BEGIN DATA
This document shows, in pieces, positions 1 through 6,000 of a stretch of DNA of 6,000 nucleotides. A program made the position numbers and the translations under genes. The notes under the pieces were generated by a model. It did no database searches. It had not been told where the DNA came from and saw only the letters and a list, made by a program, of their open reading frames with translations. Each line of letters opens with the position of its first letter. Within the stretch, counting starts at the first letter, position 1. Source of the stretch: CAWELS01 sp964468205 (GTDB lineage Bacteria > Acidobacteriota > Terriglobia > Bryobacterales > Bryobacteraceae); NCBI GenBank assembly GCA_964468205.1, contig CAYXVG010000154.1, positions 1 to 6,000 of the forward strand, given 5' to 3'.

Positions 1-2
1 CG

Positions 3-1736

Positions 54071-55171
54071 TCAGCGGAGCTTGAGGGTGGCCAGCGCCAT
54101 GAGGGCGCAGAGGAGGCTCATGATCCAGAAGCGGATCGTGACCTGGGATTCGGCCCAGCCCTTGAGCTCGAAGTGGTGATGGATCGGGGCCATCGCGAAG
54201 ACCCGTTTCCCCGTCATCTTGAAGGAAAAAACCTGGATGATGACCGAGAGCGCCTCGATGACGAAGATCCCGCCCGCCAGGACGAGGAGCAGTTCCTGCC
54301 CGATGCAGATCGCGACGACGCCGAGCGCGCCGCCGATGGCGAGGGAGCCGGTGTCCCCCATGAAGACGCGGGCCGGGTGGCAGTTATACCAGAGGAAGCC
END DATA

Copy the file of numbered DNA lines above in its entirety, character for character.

This document shows, in pieces, positions 1 through 6,000 of a stretch of DNA of 6,000 nucleotides. A program made the position numbers and the translations under genes. The notes under the pieces were generated by a model. It did no database searches. It had not been told where the DNA came from and saw only the letters and a list, made by a program, of their open reading frames with translations. Each line of letters opens with the position of its first letter. Within the stretch, counting starts at the first letter, position 1. Source of the stretch: CAWELS01 sp964468205 (GTDB lineage Bacteria > Acidobacteriota > Terriglobia > Bryobacterales > Bryobacteraceae); NCBI GenBank assembly GCA_964468205.1, contig CAYXVG010000154.1, positions 1 to 6,000 of the forward strand, given 5' to 3'.

Positions 1-2
1 CG

Positions 3-1736

Positions 54071-55171
54071 TCAGCGGAGCTTGAGGGTGGCCAGCGCCAT
54101 GAGGGCGCAGAGGAGGCTCATGATCCAGAAGCGGATCGTGACCTGGGATTCGGCCCAGCCCTTGAGCTCGAAGTGGTGATGGATCGGGGCCATCGCGAAG
54201 ACCCGTTTCCCCGTCATCTTGAAGGAAAAAACCTGGATGATGACCGAGAGCGCCTCGATGACGAAGATCCCGCCCGCCAGGACGAGGAGCAGTTCCTGCC
54301 CGATGCAGATCGCGACGACGCCGAGCGCGCCGCCGATGGCGAGGGAGCCGGTGTCCCCCATGAAGACGCGGGCCGGGTGGCAGTTATACCAGAGGAAGCC